Taking stand in DC murder trial, sister recalls 10-year-old’s final moments after gang shooting

The older sister of a 10-year-old girl, who was gunned down in 2018 after returning from an ice cream truck, took the stand Tuesday during the trial of six men charged in the killing.

Nyjhay Lewis, who was 18 at the time of the shooting, described for the jury how she and her younger sister Makiyah Wilson spent their last carefree hours of July 16, 2018: Going to H.D. Woodson Pool in Northeast D.C. with their god-sister and then returning home to their apartment complex in the Clay Terrace neighborhood.

Lewis testified that later that evening, as Wilson was preparing to play the online video game Fortnite, the girls went to an ice cream truck in the neighborhood to get a pickled egg with sunflower seeds, a popular summer snack. The sisters had returned home and were sitting on their front steps when Lewis recalled seeing a black car pull up and then hearing a barrage of gunshots.

“It was so loud and it was so many, I didn’t want to get hit in the head,” Lewis testified, describing how she and her sister ducked down and how she attempted to shield Wilson’s head with her arm.

When Assistant U.S. Attorney Lindsey Merikas asked, “Where was Makiyah?” Lewis broke down into sobs.

makiyah wilson
Makiyah Wilson, 10, was gunned down July 16, 2018,  in the Northeast D.C. Clay Terrace neighborhood. (Courtesy NBC Washington)

“She was in my arms,” she said, testifying that she and her sister and some of the other people who had been sitting in front of the apartments in lawn chairs and on benches tumbled inside the apartment door.

Lewis testified her younger sister stood up, holding her chest and then collapsed. “Police took her from my arms,” said Lewis, who suffered a gunshot wound to the arm in the shooting.

Lewis’ testimony was interrupted several times by repeated objections from defense attorneys for the six men charged in the killing.

The six defendants are Marquell Cobbs; Darrise Jeffers; Quentin Michals; Isaiah Murchison; Gregory Taylor; and Qujuan Thomas. All are being tried on conspiracy, murder, firearm possession, assault and gang charges.

Prosecutors have said the six men are affiliated with the Wellington Park Crew street gang and that the outburst of gunfire that killed Wilson was a gang retaliation shooting.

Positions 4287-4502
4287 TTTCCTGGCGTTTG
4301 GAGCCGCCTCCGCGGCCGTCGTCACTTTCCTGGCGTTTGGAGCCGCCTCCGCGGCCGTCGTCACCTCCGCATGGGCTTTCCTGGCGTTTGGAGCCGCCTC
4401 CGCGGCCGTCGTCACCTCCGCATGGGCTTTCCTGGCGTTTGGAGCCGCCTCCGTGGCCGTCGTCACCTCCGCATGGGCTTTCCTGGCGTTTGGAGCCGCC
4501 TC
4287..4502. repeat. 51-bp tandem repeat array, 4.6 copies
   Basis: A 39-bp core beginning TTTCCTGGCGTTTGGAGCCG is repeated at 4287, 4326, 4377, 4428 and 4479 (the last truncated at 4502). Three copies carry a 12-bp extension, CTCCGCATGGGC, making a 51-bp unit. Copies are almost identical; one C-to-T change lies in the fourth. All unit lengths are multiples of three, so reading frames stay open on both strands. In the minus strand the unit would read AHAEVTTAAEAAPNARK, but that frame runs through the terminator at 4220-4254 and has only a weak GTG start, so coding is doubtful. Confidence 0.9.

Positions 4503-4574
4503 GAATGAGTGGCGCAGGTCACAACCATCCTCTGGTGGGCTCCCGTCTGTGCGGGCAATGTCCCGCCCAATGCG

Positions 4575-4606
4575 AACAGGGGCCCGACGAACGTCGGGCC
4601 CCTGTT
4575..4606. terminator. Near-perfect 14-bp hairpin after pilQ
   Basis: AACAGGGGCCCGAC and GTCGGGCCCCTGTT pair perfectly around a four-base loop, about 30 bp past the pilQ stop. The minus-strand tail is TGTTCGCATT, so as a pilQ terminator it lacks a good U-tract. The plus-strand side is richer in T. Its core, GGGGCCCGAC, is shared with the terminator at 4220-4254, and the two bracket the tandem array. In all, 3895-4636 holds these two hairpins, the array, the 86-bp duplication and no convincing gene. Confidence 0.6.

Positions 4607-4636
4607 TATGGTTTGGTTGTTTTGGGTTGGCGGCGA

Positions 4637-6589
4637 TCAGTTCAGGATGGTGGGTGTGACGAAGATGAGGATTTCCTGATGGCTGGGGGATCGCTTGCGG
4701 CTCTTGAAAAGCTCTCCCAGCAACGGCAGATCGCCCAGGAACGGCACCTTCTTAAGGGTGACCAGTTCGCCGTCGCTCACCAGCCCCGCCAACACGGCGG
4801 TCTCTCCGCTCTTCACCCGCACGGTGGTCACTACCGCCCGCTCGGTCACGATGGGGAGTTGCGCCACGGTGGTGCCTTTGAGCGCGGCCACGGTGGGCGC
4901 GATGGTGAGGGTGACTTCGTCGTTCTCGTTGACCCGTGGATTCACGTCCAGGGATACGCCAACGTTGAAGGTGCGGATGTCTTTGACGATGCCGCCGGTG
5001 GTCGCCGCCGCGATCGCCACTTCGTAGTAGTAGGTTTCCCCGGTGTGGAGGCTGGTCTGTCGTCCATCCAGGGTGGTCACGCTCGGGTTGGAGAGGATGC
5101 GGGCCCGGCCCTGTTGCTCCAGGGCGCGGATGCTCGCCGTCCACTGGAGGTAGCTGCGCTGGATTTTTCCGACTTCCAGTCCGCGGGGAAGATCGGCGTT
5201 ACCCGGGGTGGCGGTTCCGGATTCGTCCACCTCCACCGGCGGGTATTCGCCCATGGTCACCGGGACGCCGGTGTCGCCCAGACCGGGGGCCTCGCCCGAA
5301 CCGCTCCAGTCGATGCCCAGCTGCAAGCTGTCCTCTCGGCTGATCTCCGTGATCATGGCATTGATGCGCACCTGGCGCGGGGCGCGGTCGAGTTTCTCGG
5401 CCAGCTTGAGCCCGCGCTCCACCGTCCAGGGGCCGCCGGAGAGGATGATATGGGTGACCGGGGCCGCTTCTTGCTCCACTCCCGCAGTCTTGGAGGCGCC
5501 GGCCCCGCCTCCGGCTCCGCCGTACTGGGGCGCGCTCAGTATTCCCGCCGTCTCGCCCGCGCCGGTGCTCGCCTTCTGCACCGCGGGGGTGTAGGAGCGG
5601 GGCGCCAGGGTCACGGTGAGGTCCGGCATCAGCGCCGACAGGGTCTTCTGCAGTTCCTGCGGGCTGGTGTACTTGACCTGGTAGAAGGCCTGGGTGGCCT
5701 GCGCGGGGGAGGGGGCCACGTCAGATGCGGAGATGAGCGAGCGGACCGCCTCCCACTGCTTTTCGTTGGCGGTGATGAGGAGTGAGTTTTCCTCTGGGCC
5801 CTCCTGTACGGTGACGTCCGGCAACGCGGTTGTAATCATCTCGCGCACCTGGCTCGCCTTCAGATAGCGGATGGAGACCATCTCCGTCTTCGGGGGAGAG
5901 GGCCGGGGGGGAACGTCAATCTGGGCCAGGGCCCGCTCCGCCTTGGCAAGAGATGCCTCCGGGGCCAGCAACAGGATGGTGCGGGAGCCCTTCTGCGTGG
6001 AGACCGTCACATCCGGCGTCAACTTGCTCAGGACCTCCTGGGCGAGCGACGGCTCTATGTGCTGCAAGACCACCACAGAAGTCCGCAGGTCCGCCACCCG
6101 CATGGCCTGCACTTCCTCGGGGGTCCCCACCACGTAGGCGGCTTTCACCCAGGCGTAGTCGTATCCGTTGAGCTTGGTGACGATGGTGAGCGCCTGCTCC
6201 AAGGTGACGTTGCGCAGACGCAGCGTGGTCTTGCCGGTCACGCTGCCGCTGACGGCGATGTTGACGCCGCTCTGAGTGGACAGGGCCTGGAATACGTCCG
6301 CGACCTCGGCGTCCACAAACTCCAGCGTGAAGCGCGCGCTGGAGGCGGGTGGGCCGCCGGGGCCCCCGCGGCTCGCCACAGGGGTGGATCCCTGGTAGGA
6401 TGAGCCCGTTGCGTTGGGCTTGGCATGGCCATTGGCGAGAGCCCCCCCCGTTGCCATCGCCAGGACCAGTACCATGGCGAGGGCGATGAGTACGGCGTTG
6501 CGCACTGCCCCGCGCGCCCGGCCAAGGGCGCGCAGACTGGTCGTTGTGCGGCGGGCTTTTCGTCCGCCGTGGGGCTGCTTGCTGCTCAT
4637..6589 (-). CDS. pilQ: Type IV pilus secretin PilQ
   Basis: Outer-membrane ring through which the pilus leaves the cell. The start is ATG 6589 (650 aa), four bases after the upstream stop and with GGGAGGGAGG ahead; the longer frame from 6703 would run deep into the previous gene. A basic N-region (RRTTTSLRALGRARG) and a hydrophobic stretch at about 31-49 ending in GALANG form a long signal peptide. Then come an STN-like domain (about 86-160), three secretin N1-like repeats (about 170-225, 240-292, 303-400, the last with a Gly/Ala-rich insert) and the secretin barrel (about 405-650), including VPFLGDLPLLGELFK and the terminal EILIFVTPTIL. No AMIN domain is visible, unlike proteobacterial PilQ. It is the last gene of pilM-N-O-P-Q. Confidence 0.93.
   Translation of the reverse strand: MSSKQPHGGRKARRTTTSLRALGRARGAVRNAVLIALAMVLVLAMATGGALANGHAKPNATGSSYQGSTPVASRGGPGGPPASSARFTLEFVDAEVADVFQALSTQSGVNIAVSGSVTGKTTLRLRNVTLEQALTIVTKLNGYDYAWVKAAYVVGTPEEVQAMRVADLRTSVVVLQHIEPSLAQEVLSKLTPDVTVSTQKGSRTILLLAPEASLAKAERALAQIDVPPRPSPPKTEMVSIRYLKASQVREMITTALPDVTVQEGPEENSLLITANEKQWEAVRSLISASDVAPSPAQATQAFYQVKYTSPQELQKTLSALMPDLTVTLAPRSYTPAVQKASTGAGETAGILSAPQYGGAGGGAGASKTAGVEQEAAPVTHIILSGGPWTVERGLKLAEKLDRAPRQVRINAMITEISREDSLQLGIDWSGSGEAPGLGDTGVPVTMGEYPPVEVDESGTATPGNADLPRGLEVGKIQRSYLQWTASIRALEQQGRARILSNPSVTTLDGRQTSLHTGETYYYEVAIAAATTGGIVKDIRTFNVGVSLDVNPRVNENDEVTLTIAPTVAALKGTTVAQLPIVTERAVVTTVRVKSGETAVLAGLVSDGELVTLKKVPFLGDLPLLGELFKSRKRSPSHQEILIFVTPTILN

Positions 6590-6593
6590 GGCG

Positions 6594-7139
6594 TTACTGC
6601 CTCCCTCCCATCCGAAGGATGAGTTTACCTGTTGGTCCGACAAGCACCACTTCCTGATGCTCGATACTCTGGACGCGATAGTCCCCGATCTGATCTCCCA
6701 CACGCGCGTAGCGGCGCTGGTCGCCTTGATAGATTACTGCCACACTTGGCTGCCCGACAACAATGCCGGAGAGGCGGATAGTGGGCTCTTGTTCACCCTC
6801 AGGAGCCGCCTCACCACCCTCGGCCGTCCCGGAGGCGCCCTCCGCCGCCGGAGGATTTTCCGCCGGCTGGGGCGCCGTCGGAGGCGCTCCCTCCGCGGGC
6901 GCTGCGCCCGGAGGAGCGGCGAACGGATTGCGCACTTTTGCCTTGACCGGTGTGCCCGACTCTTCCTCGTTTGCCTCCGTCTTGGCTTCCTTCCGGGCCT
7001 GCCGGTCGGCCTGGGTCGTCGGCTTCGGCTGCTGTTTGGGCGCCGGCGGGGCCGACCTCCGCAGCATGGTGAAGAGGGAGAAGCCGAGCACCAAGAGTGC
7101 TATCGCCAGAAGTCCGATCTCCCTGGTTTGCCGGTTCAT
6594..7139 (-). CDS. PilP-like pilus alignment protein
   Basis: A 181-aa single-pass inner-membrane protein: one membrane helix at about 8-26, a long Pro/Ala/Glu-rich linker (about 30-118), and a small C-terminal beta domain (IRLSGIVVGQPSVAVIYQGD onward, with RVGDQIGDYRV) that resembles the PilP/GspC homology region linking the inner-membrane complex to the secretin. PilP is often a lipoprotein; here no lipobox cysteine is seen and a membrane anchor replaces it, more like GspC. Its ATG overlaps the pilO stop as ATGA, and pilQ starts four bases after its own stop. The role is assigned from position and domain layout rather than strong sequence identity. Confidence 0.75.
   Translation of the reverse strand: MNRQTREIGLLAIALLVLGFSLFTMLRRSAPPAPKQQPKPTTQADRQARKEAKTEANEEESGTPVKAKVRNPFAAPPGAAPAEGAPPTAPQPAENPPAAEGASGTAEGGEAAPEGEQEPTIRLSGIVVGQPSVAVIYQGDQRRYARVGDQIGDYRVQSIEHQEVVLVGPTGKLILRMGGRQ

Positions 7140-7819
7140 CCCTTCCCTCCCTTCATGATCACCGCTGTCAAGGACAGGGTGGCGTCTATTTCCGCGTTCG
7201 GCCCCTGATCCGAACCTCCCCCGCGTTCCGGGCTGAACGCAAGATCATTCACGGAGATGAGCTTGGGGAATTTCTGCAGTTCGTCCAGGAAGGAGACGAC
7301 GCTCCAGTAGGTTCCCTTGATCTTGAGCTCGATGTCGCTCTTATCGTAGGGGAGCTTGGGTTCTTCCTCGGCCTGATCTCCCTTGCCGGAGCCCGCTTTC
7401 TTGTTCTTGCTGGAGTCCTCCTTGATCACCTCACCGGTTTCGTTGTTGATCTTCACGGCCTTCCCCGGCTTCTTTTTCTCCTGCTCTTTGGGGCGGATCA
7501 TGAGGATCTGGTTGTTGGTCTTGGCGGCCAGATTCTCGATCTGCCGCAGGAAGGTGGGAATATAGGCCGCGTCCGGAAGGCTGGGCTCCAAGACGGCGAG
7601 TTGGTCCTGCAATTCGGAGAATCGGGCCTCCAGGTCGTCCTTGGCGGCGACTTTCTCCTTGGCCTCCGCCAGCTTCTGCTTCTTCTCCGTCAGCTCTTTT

Two other defendants are set to go on trial separately in May.

During Tuesday’s proceedings, defense attorneys also objected to prosecutors playing the full body camera footage of one of the officers who rendered aid to Wilson.

In the end, Judge Robert Okun allowed jurors to see two still photographs from the body camera of Officer Kelvin Smith, showing Lewis and Wilson’s mother on either side of the girl, holding her hands, as she lay mortally wounded on the apartment floor.

In opening statements last week, defense attorneys emphasized gaps in the prosecution’s case and what they said was a lack of hard evidence tying their clients to the killing.

Defense attorneys have also tried to establish that several other D.C. street gangs from other neighborhoods were “beefing” with the Clay Terrace neighborhood at the time of the shooting.

During Lewis’ testimony Tuesday, one of the defense attorneys tried to point to potential inconsistencies in her testimony compared to prior testimony before a grand jury related to the neighborhood’s rivalries with other groups.

“I think they were trying to confuse the jurors,” said Pandora Wilson, the girls’ grandmother, speaking to reporters outside D.C. Superior Court.

Of her granddaughter’s testimony, she said, “It’s hard. It’s heartbreaking. You know, my baby’s not here. She can’t speak for herself. So, you know, her sister has to. I don’t think anybody wants to be in that position. But you have to.”

The trial is expected to last into mid-May.

Megan Cloherty

WTOP Investigative Reporter Megan Cloherty primarily covers breaking news, crime and courts.

Jack Moore

Jack Moore joined WTOP.com as a digital writer/editor in July 2016. Previous to his current role, he covered federal government management and technology as the news editor at Nextgov.com, part of Government Executive Media Group.

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